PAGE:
Too bad it wasn’t an attack pig.
First off, ANY animal kept as a pet (or working animal) is “domesticated”; that’s literally what the word means. It does not mean “long history of domestication”. Whether or not an animal domesticates well is a completely different story, of course.
Second, your claim of stress to the animal, past any direct effects of recovery from surgery, are your assumption. Yes, really; unlike declawing cats, you won’t be able to support that assertion with any reasonable backup.
I’ve met several (de-scented) pet skunks, and frankly, you’re full of poo. Each one was happy, well-adjusted, and quite fond of their person/people, as well as rather social, overall. Like most domesticated animals, they also live far longer as pets than in the wild, and they aren’t even remotely rare or endangered, as a species.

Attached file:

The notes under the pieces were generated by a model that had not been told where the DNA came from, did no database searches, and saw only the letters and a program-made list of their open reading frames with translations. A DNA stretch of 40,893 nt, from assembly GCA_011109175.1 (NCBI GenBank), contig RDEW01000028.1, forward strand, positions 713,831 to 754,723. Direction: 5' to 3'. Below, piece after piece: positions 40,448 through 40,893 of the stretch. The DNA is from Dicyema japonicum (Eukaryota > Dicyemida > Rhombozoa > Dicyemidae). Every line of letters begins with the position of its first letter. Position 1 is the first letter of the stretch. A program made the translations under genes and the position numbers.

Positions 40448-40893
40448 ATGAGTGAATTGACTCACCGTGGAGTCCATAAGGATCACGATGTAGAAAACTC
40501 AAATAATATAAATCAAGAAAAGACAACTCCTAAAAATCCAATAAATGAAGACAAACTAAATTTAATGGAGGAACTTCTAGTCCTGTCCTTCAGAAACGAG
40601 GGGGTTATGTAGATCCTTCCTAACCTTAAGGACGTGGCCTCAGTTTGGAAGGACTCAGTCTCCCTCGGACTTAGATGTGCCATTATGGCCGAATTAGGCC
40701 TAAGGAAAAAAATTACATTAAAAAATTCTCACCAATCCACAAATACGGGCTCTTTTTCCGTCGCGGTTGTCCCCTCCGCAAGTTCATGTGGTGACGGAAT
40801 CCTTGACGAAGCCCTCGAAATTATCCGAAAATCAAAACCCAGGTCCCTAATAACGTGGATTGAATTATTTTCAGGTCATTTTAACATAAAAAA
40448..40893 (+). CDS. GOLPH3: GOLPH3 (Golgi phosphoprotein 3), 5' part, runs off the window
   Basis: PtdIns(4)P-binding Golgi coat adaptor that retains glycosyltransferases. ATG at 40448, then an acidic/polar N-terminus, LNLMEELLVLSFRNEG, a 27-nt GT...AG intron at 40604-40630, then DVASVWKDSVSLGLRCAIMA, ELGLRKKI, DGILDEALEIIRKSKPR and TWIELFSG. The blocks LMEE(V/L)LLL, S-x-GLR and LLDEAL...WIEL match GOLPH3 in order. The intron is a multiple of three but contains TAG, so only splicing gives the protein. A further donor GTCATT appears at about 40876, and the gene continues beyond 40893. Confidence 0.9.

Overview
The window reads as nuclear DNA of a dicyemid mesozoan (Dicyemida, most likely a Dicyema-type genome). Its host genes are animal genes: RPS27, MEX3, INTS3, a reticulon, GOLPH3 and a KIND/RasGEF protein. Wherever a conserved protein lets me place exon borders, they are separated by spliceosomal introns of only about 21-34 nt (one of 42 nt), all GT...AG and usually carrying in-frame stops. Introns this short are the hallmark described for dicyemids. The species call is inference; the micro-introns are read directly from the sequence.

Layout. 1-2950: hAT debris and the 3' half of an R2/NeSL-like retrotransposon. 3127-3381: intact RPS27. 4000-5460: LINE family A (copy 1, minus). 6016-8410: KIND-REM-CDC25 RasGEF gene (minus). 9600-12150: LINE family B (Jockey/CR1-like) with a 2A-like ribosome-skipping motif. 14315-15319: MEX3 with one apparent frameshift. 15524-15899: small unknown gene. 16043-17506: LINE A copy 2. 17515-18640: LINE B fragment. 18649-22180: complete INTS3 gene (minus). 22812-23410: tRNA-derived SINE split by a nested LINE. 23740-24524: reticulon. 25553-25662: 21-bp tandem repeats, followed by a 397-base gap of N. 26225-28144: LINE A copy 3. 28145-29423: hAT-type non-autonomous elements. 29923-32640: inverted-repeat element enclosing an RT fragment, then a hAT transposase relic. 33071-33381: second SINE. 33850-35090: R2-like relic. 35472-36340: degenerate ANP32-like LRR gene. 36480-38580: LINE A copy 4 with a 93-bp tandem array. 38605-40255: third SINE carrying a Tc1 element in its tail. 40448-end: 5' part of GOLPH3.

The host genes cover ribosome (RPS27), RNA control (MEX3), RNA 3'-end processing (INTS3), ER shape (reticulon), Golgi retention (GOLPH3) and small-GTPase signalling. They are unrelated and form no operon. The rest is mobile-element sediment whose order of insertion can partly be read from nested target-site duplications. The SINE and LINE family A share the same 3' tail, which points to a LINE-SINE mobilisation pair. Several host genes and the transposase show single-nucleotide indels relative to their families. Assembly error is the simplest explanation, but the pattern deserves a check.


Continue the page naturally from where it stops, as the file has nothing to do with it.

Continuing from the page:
Before you argue otherwise, perhaps you should consider the shelters, breeders, and other organizations that bring skunks to people as pets, just as for any other pet. You won’t find the same for raccoons, as an easy example. There’s a quite long history, both in this country and worldwide, of keeping skunks as pets, although not all countries (such as Britain) allow de-scenting them.
Mason Verger would have approved.
As long as the geese stay in Canada where they belong, they are just fine. Of course, the poster did not mention which side of the falls they were on.
Goat Island is on the US side.
I would too. I did once see someone walking their tortoise on a leash in a park. They were super awesome in letting me pat it.
Also, as of this comment, I realised I did not know how to spell tortoise and had to look up the spelling.
I wish to meet Bon-chan when I can get back to Tokyo again:
Yeah, no that’s gross.
“Yeah, we named our pet after what people call its butchered corpse! It’s a thing that happens to millions of animals just like them! Isn’t it cute!”